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La. GOHSEP: 10 frequently asked questions (and answers) about coronavirus

Current understanding about how the virus that causes coronavirus disease 2019 (COVID-19)...
Current understanding about how the virus that causes coronavirus disease 2019 (COVID-19) spreads is largely based on what is known about similar coronaviruses. COVID-19 is a new disease and there is more to learn about how it spreads, the severity of illness it causes, and to what extent it may spread in the United States.(CDC)
Updated: Mar. 2, 2020 at 4:56 PM CST
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BATON ROUGE, La. (WAFB) - Amid growing fears about COVID-19, commonly known as coronavirus, the Louisiana Governor’s Office of Homeland Security and Emergency Preparedness (GOHSEP) has released a list of ten questions frequently asked about the virus, along with answers.

GOHSEP says due to the ever-changing nature of the situation, they will continue to update the FAQs as more information is made available. The below information is current as of March 2.

A: As of March 2, 2020, there are no confirmed cases in Louisiana.

A: While the CDC now expects community spread in some parts of the U.S., the immediate threat to the U.S. remains low. We are not seeing the same level of spread other countries are seeing. That said, it’s important to be prepared, which is what we have been doing since the outbreak in mainland China.

A: COVID-19, in many ways, behaves similarly to influenza. The CDC recommends using the Pandemic Influenza Preparedness plan as the model for the response because COVID-19 in many ways behaves similarly to influenza. The Louisiana Department of Health has been working on our Pandemic Preparedness Plan for the last 15 years, and we have been preparing for COVID-19 since early January of 2020. The governor directed the formation of a COVID-19 Task Force with representation from state agencies and federal partners key to preparing for a COVID-19 outbreak to guide updating pandemic flu and continuity of operations planning documents and advise the Unified Command Group.

A: Our first priority was to ensure we were monitoring any travelers who returned to Louisiana from visiting China, where many of the cases have occurred, and especially Wuhan, the city that experienced the largest outbreak. We touch base with those travelers each day and ask about their symptoms during a 14-day period of observation. We are also ensuring that travelers know the destinations where non-essential travel should be avoided.

A: We do have the capability to test for COVID-19 in-state. Providers should contact the Office of Public Health Division’s Infectious Disease Epidemiology Program (IDEpi). Testing is prioritized for individuals that meet clinical and risk criteria.

A: Mirroring the federal government’s response, we are moving from a “containment” approach in which we focused on restricting travel from the outbreak area in Wuhan city and Hubei province in China and monitoring returning travelers from other parts of China, to a “mitigation” approach in which we anticipate and plan for person-to-person transmission in the community somewhere in the United States and ensure state and local governments, healthcare providers, schools, businesses, and community members are adequately prepared to take action to reduce the spread of COVID-19. We don’t want people to be alarmed, but we do want them to be prepared. We also want businesses and healthcare facilities to be prepared to make sure people are safe and protected so we can avoid an unnecessary spread, including planning now for actions that can be taken to avoid the spread of infections, such as mandatory teleworking and canceling unnecessary large gatherings.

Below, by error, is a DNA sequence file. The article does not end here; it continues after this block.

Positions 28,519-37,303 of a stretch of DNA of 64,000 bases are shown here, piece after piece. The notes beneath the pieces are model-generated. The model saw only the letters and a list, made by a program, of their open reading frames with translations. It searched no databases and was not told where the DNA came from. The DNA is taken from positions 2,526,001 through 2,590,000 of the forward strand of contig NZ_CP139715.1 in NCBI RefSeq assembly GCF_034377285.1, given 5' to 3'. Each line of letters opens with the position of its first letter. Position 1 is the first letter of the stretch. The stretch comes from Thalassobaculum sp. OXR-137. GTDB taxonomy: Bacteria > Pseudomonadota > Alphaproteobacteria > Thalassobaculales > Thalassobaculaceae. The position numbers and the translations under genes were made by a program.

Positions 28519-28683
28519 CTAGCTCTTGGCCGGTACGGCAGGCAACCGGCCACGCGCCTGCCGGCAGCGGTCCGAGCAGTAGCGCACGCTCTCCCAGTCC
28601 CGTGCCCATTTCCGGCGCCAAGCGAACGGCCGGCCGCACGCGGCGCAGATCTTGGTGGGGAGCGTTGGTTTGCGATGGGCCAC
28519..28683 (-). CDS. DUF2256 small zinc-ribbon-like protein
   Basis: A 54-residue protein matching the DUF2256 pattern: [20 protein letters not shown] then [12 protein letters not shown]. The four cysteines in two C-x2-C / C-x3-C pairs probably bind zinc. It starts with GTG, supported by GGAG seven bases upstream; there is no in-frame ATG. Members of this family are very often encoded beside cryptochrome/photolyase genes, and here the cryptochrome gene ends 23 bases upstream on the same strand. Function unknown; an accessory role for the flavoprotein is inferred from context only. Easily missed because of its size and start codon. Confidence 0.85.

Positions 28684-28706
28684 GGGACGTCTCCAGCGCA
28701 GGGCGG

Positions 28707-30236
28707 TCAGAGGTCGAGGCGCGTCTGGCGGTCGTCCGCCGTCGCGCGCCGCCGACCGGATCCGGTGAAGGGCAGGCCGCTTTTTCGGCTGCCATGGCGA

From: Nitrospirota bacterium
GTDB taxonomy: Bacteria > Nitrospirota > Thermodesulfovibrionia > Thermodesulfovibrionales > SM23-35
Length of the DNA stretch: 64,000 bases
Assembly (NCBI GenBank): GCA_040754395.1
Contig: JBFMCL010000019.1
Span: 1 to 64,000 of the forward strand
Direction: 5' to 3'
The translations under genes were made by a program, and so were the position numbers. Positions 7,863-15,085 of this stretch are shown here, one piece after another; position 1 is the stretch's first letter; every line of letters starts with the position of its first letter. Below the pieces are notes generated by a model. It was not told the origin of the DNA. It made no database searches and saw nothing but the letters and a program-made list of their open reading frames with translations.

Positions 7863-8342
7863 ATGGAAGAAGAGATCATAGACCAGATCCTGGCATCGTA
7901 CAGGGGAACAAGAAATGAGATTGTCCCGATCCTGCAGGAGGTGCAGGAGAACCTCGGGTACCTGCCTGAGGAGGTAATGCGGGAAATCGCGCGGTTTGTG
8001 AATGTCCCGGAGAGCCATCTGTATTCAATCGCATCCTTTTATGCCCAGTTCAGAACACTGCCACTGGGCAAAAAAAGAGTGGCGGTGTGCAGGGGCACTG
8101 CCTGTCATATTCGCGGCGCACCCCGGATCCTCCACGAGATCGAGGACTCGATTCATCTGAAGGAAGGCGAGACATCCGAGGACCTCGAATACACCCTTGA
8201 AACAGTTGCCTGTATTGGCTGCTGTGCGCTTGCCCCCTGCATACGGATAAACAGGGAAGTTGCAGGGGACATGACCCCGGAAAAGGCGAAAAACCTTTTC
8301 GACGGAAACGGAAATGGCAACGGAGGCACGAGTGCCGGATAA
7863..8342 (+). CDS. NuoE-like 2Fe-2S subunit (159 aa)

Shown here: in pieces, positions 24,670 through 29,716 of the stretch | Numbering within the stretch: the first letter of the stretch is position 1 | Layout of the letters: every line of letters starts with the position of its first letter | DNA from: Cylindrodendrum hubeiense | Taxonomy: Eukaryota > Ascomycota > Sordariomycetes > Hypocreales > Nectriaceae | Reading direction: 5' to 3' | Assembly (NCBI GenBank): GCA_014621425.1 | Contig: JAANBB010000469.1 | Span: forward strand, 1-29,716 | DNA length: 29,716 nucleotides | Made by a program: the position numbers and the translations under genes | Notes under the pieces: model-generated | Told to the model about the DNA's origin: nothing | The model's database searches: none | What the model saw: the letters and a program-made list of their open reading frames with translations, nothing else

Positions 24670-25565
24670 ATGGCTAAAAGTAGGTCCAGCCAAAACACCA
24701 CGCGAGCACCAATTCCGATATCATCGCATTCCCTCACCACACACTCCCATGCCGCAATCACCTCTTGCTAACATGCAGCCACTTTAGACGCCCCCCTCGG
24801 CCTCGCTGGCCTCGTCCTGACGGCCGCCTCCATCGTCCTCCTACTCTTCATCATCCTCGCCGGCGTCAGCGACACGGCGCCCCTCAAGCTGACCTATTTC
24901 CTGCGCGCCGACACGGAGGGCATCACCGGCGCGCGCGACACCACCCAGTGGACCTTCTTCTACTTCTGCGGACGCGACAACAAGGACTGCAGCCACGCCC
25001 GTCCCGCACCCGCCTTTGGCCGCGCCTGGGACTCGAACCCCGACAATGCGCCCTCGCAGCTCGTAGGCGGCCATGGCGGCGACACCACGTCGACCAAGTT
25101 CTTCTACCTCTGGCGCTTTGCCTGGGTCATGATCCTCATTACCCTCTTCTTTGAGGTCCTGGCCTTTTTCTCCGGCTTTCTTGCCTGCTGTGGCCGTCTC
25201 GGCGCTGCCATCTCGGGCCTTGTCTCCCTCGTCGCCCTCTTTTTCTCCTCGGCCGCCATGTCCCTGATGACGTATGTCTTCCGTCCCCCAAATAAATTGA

A: LDH has been working with Louisiana Hospital Association (LHA) and the ESF8 Network to prepare hospitals for an outbreak to ensure they have the proper supplies needed as well as that protocols are in place for anyone treated who tests positive. We haven’t had any indication that hospitals don’t have what they need on the supply side.

A: Yes. The likelihood of an infected person contaminating commercial goods is low and the risk of catching the virus that causes COVID-19 from a package that has been moved, traveled, and exposed to different conditions and temperatures is also low.

A: Yes. We are in very regular contact with the CDC and HHS; we’re currently averaging several calls per week just with the CDC. In addition, we have standing calls across state health departments and a standing call internally in Louisiana. This is all very important so that we all have the latest data, are on the same page, and can adapt our plans as conditions change.

A: There are actions we all can take as individuals to be prepared for COVID-19. The same actions you take to prevent the spread of flu put you in a good position for any respiratory illness: cover your mouth when you cough, wash your hands (especially after being in public spaces, shaking hands), stay home if you are sick, and get your flu shot! Individuals and families should also monitor the CDC COVID-19 website for updated travel advisories before making plans to travel internationally.

RELATED: Gov. Edwards creates coronavirus task force, says La. is prepared for possible cases

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